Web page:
A bill seeking to provide a statewide regulatory framework for digital advertising cleared its first committee in the Senate Monday.
Sen. Jeff Brandes, a St. Petersburg Republican, is sponsoring a bill (SB 1352) that would provide a pathway for transportation network companies such as Uber and Lyft to incorporate digital advertising into their business model.
The framework would allow both drivers and their companies to earn additional revenue.
The signs would be illuminated and digitally operated. The bill limits the signs to no taller than 20 inches and no wider than 54 inches. Regardless of the size, the sign could not extend beyond the rear or front windshield or otherwise impair the driver’s vision.
The signs could only operate while the vehicle is running.
Brandes’ bill also requires the advertisements to abide by all state guidelines regarding lighting requirements.
The signs would be prohibited from advertising any illegal goods or services or any ads that include nudity, depictions of violence or disparaging or false advertisements.
While the bill, along with a version in the house (HB 1039), would directly relate to Uber and Lyft, they’re not the companies pushing the legislation. It’s actually a request from Firefly, an out of state company that makes and sells the advertising billboards companies would use.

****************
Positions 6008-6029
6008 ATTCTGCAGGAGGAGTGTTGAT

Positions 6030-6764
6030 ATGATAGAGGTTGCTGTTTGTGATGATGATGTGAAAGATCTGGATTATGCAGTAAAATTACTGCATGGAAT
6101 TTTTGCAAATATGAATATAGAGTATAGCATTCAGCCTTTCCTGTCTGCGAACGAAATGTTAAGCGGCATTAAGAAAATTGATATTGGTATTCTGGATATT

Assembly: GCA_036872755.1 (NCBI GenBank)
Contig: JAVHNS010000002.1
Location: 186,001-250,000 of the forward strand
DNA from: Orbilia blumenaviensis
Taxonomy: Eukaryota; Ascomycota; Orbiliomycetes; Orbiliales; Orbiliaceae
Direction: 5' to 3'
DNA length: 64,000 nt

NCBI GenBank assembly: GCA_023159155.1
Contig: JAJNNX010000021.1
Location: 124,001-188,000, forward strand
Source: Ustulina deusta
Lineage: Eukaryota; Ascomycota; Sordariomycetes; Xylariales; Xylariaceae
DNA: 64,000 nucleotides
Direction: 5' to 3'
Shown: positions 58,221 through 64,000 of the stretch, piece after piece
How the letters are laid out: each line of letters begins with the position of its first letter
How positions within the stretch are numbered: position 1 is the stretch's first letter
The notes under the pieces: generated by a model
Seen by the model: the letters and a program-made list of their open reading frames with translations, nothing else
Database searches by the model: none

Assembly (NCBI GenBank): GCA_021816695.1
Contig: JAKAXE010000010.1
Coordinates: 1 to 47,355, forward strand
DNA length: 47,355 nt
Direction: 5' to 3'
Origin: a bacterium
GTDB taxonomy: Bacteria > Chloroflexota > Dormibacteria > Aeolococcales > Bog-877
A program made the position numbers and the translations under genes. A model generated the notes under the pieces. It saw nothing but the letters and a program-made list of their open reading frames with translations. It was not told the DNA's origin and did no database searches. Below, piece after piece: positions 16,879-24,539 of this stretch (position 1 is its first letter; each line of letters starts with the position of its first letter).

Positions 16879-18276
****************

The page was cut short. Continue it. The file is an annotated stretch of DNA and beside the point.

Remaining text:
Despite its initial approval, there are some concerns about the bill.
New Port Richey Republican Sen. Ed Hooper worried first about whether or not vehicles driving around with what he described as the equivalent of two big screen televisions on top of their cars would pose a safety hazard.
“If that were the only thing this bill said I could probably say let’s give it a chance,” Hooper said.
But that wasn’t his only concern. Hooper also lamented the preemption component of the law by creating a universal set of regulations for all municipalities and county governments to follow.
Hooper, along with several others, said some of the rule-making around digital advertising on cars might be better left to elected officials in the areas affected by their inclusion.
Even with the pushback, Hooper was the lone no-vote in the Senate Infrastructure and Security Committee.
Brandes closed on his bill with a promise to continue working with legislators on language to ensure a good final product.
The bill heads next to the Innovation, Industry and Technology committee.
The House version has not yet been heard in committee.